I desire to support Amendment No. 139, in the names of the noble Lords, Lord Avebury and Lord Kenyon, whose contribution, if I may say so, was most powerful. Clauses 72 to 74 of the Bill can perfectly well co-exist with a continuing duty on local authorities to provide sites and the Secretary of State's power to direct them to do so. It would be true to say that, if the duty is repealed, local authorities will retain a power but no duty to provide sites. It would be humbug, however—would it not?—to suggest that the Government have any real intention that they should exercise that power to secure any new public provision. At best, if the Bill passes in its present form, any new public provision will be on a tiny scale compared with what has hitherto been achieved.

There will be no statutory duty to make adequate provision; there will be no central grants for the capital expenditure involved: the power to make them is to be repealed by Clause 75(5) of this Bill. There will be no Government pressure for authorities to provide an adequate number of sites, whether by means of directions or otherwise, and the incentive to provide sites in order to obtain the powers available on designation will be removed if this Bill becomes law. There are normally no votes or popularity to be had locally in providing sites: it is, frankly, often an unpopular task. There are many other pressures on local authorities' budgets which have greater appeal. At best any new public provision will be on a tiny scale compared to what has been achieved hitherto. Does the noble Earl agree?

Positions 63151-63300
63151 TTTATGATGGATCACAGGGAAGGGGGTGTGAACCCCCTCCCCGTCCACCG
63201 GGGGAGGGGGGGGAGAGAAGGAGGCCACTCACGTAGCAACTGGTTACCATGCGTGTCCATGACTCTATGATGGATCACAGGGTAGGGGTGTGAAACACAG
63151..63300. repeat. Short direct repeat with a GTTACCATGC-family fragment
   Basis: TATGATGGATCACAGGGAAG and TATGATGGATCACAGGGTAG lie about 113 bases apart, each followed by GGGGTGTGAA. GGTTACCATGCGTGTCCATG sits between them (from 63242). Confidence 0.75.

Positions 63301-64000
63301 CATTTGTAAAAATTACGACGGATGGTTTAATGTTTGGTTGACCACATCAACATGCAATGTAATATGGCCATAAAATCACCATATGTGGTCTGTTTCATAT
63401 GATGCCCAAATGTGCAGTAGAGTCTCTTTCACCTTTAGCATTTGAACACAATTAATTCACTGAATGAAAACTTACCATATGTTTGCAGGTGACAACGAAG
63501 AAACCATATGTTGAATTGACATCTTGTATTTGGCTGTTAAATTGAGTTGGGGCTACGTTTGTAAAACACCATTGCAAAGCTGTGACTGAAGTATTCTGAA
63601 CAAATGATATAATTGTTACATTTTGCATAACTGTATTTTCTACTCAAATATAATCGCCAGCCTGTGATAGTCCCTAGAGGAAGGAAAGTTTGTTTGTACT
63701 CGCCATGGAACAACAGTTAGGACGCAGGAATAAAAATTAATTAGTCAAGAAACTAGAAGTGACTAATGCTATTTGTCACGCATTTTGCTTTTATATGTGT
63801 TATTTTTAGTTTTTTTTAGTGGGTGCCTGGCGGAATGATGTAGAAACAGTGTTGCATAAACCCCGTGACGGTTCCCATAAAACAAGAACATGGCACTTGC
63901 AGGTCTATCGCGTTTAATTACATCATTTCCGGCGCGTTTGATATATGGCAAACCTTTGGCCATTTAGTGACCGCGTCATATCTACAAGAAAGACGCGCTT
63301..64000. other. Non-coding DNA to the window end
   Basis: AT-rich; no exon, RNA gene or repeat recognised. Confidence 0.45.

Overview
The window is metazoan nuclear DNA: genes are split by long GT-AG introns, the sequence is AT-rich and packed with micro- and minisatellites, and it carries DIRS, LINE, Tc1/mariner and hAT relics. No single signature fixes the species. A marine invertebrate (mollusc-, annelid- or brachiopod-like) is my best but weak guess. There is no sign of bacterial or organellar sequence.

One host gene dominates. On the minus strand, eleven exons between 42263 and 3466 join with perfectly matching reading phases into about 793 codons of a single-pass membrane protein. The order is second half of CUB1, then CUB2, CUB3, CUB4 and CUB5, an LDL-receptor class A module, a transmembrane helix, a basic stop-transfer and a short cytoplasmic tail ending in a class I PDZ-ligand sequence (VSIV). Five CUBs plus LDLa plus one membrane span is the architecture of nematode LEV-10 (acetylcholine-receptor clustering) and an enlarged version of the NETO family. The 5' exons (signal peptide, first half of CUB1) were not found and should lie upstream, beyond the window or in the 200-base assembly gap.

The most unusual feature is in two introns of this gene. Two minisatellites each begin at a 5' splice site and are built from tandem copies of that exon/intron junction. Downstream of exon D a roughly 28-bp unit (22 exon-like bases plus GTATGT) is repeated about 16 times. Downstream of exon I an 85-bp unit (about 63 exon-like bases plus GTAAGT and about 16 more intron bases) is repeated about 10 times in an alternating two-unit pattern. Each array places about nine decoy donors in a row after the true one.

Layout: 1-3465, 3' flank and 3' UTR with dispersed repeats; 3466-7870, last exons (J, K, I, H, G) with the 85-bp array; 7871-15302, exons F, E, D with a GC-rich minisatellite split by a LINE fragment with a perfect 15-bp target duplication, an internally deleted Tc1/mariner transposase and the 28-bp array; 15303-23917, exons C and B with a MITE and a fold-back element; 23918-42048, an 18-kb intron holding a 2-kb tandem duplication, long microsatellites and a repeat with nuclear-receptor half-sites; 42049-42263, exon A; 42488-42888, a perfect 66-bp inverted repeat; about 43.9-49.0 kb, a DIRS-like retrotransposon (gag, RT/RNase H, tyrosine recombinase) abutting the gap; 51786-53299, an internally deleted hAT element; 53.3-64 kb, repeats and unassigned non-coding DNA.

Any new public provision, therefore, will be wholly inadequate to meet the needs which now exist. That has been proved by experience. It was recognised by all parties in Parliament in 1968 that the existence of a mere power to provide sites had proved insufficient of itself. It was for that reason that a duty to exercise the powers local authorities already had was sensibly imposed by Section 6 of the Caravan Sites Act 1968.

Throughout the whole course of the proceedings of the Committee today I have waited in vain for an explanation from the Minister as to what principal reasons there are for removing that obligation. The truth is that the Government do not want any further public provision. To some extent the Government are quite open about their ambitions. In another place the Minister, Mr. Maclean, said, we believe the time has come to call a halt to caravan site provision at public expense and, instead, to encourage gypsies to establish their own sites through the normal planning system". —[Official Report, Commons, Standing Cttee B; 10/2/94; col. 709.] I dealt with the realistic opportunities that they had to do that during the debate on the Question that Clause 72 stand part. I do not repeat what I said then but simply record that the points that I made have not as yet been answered. Similarly, in replying to the debate on the Second Reading of this Bill in your Lordships' House, the noble and learned Lord, Lord Fraser of Carmyllie, stated that there was now, a reasonable level of public provision. The steps we have taken to encourage more gypsies to establish their own sites will, we trust, make up for the shortfall".—[Official Report, 25/4/94; col. 509.] The Government in truth want public authorities to have no further role in the provision of sites. Does the noble Earl accept that?